Practice Activity: Leading a Problem Clarification Process
Lead a problem clarification process
Clarifying why your data results look like they do will increase the odds that the strategies you select to improve student performance will produce the results you want. In the data analysis step, you collected and examined data to provide a clearer picture of your school’s student performance and prioritized areas of instructional need. In this step, you will examine why the data looks like it does. You will explore the contributing factors and root causes that are impeding student achievement in a specific area so that you can identify appropriate strategies that address the real problem. This is a critical step in helping to ensure that instructional strategies and resources address the problem that is impeding achievement. A typical solution to low achievement in many of our schools is to try anything and everything we can think of to improve achievement. That is often an exhausting, unfocused and unproductive strategy to improve performance.

In the previous practice activity, you collected information about your instructional program. You are now ready to complete the problem clarification process. The fishbone is a useful problem solving tool for both identifying key processes as well as for clarifying your problem. When trying to identify the problem, it is important to have the input of the major constituents (teachers, administrators, parents, and students), since perceptions and attitudes among groups may be very different. When you have identified possible contributing factors, you may need to collect additional data to validate your hypotheses. Only after you complete the problem clarification process are you ready to identify strategies to address the problem.

The fishbone entitled, "MSA and Our Instructional Program," is a graphic organizer that will promote discussion and identification of some key information about the instructional program. When you have collected the information about your instructional program, you are ready to hypothesize what your high impact problem is. You will want to identify appropriate times to solicit feedback from a variety of groups including all of your staff and other representative stakeholders.

A principal might introduce the fishbone exercise at a staff meeting and then assign grade-level, interdisciplinary, or department teams to complete the worksheet. They can then report back their consensus on the high impact root causes or contributing factors at the following staff meeting. Though you could also make the assignment directly to the team or department leaders, introducing the exercise at a staff meeting communicates a clear message to all staff that this is an important exercise. The principal might also facilitate the fishbone exercise with the PTA Board or a selected group of students, parents, and community members. You will also want to emphasize to your staff that the identification of the problem for your data being low in a specified area will drive the identification of the strategies needed to improve the results in your new school improvement plan. The more accurate your identification of the problem, the more likely you will choose strategies that result in improved performance.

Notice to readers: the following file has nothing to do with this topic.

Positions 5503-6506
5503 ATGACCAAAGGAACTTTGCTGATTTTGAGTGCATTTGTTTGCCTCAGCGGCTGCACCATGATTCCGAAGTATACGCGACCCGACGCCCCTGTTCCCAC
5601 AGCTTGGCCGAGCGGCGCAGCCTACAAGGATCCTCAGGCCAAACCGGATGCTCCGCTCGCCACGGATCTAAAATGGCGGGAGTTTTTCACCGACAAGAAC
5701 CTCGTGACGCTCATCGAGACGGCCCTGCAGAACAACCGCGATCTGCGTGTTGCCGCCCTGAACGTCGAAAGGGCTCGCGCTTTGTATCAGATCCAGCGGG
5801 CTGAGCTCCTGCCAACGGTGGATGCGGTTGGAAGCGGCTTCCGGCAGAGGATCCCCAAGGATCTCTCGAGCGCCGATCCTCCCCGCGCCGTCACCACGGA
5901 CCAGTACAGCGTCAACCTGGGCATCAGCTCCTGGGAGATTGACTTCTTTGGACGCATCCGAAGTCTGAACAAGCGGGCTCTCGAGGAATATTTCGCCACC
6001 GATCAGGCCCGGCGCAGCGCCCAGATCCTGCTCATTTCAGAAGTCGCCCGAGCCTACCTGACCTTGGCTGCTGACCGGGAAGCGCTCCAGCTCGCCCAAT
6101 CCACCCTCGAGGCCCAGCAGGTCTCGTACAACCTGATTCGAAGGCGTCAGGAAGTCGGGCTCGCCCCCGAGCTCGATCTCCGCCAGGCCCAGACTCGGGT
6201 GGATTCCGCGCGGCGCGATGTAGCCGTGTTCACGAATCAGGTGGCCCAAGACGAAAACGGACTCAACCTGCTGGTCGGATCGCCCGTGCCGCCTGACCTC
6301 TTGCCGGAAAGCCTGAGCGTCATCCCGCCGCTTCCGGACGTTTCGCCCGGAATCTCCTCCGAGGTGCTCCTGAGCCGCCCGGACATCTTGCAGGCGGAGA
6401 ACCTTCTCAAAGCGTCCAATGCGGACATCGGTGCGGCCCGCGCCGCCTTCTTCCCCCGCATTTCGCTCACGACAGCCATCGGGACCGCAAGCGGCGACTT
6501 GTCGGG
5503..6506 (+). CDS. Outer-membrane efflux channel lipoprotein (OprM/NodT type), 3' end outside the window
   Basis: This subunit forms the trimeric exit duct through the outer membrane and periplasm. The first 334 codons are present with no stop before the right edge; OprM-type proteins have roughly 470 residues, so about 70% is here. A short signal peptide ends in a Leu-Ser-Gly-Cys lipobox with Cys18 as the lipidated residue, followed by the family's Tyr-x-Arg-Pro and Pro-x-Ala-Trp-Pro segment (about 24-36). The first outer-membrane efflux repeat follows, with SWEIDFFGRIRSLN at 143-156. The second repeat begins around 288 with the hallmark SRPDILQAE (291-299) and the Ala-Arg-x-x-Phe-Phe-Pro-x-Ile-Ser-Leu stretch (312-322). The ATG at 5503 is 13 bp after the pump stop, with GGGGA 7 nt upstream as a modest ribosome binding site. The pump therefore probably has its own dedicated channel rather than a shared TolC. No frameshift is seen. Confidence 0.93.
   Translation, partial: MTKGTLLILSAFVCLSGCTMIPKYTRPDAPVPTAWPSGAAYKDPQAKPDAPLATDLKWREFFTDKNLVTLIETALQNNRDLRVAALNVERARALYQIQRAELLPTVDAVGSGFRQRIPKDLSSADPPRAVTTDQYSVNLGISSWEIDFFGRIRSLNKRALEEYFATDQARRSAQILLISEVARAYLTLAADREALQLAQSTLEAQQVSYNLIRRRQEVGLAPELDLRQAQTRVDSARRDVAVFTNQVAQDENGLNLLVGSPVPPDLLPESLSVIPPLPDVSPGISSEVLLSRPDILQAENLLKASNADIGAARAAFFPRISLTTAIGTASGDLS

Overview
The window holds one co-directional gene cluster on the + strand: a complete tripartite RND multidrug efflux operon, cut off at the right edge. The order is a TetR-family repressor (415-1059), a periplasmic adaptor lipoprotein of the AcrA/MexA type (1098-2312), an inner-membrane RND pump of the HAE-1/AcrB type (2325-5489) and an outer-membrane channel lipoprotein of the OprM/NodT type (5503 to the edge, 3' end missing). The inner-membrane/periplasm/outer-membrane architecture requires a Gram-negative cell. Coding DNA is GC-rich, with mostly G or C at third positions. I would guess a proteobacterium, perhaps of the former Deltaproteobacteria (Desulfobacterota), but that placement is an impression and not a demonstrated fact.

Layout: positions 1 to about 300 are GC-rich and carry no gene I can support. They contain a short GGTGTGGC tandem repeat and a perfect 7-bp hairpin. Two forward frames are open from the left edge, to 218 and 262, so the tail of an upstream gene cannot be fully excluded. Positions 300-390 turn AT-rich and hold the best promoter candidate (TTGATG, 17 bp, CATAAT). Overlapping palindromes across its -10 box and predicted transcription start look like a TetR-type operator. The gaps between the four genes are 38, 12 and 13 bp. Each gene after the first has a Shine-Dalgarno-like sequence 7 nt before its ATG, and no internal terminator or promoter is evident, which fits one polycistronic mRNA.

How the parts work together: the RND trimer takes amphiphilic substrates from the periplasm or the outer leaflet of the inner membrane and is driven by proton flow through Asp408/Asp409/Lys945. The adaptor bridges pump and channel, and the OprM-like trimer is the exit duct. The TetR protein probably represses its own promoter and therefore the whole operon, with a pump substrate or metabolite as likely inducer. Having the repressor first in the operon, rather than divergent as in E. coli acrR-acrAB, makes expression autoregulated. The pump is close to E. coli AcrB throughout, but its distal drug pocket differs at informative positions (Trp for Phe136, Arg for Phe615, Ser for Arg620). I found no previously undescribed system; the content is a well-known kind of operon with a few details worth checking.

Once you have identified a few root causes or contributing factors that have a high impact on your data results and are in your control, you need to make sure you have some evidence that these are indeed a problem at your school. You may have requested evidence that this was a root cause during the process. If so, you are ready to proceed to the next school improvement step. If you did not, then you will want to test your hypothesis in some way. The School Improvement Team could be charged with identifying a way to collect evidence that would validate or question the hypothesis. For example, if the staff decided that a high impact root cause was that teachers didn't know how the reading test was scored and, therefore, what was being asked for, then you might survey the staff to collect data whether that was true or not. You could either ask them if they knew what the test was looking for or ask them to complete this statement at a staff meeting, "The MSA reading test scores a student's response satisfactory when it _____________."

After you have led staff through the problem clarification process, you might want to reflect on the process you used by focusing on the following questions:

  • How engaged were your staff in the process?
  • How comfortable were you with their problem solving and conclusions?
  • Were their conclusions based on any data or evidence?
  • What would you do differently if you led this process again?
  • Do you need to continue this process or are you able to move forward with their conclusions?

Listen to school leadership team staff discuss how they clarified their high impact problem and what they learned from the process:

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